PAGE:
Noir he may be, but in name only. Jim may have recently claimed that his album Tower Of Love ‘was not all happy biscuits’, but you’d have to look pretty hard to spot any stray crumbs of fatalism jutting through those airy harmonies. Lets face it, Raymond Chandler he ain’t.
Joining his five-piece band onstage with a certain pierside insouciance, the svelte Noir has the cajoling disposition of a talent show chancer. With the chummy atmosphere of a Uni bar, London’s Spitz is tailor-made for Noir’s crew of long-hairs and fab fringes, the between-song banter capturing a touch of campus bonhomie. The Indie barometer may be reading high, but its knocked into relief by a decidedly northern knockabout jocularity. Half Morrissey, half Tarby. But in a good way.
Noir may not be heralding a new musical dawn, but the vital ingredients of classic harmonised white pop are delivered with the self-assurance of a pro. Like a few other famed Mancunians of the last 25 years or so, Noir manages to spur once tired forms into fresh action through idiosyncratic perspective.
On record, Noir performs and muti-tracks all contributions himself, but live hasn’t introduced any limitations to Noirish sensibilities. But rather than concentrating on reproducing those off-kilter Californian interludes, Noir just wants to rock.
Well, alright, not really. But there’s a definite concession to getting all assembled to move their pints about a bit. Opener Tell Me What To Do has an almost freakbeat tempo, and Watch With Mother specialities like Eanie Meany and I Me You I’m Your are proved to be just as much fun with five pairs of hands as one. How about that, children?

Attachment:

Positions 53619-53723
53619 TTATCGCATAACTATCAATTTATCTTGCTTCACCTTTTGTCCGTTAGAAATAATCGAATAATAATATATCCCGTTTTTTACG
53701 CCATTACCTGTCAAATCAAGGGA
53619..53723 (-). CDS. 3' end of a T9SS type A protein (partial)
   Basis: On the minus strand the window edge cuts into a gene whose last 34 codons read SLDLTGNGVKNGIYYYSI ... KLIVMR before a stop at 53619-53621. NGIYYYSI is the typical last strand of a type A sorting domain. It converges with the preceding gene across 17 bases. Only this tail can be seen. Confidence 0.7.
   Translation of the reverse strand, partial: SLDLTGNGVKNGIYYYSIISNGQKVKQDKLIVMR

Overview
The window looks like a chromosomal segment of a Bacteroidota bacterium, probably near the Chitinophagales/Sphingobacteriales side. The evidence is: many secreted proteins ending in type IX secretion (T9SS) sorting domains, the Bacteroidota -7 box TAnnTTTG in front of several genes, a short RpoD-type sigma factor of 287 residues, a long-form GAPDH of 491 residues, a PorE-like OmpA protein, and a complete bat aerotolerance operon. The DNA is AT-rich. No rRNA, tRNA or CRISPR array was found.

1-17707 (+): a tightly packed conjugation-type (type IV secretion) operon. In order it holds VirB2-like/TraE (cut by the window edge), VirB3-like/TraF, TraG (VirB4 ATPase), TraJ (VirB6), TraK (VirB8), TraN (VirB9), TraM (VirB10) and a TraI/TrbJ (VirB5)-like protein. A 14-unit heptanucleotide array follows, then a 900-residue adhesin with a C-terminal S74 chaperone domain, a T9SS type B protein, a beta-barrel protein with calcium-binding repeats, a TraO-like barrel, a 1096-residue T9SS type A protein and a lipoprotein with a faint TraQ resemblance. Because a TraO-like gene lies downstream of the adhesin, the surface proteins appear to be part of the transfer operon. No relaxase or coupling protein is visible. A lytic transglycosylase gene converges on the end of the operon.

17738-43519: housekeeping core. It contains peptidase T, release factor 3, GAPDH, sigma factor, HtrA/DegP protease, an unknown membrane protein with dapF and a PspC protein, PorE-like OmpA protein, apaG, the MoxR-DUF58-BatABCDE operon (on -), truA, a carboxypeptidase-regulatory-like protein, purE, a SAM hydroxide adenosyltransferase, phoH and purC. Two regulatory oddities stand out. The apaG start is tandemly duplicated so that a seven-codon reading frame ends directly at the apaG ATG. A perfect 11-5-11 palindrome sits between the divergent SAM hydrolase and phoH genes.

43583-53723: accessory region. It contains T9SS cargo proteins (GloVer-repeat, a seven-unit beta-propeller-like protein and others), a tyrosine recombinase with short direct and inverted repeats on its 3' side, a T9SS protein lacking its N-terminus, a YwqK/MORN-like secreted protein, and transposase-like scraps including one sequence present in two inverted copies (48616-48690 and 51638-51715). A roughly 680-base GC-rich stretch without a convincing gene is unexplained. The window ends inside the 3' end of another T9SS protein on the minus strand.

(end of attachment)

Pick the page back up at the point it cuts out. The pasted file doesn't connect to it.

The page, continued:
The underground buzz of Noir’s two EP’s are reflected in the affirmative nods that greet each meticulously constructed whimsy. My Computer – Noir’s admirable displacement of one of pop’s favourite objects of desire and dislocation into everyday humbug already has the head-nodding familiarity of a fan fave. However, full fathom fervour is reserved for canny closer My Patch, where seemingly all gathered break into spontaneous sing along. I think that’s what they used to call passing the old grey whistle test.
Tower of Love’s wonder-full high-point, The Only Way may lose its twilight wistfulness, but gains a muscular urgency through John Squire-like ringing phrases courtesy of the lead guitarist. Though all seemingly capable of zoning in on Noir’s barbershop chiming, all of the band remained unnamed and anonymous.
There’s two theories to solving this noir-like mystery. The presence of TV’s (sic) John Gorman in the audience was noticed by many (well, me certainly). Theory One suggests that, in the tradition of his show, the band were aghast with Gorman nomenclature, and remained schtum under contract for the purpose of the next series.
Theory Two has it that they are all secret Noirs, and singing in the key of Wilson is a family trait. It’s truth, Jim, but not as we know it.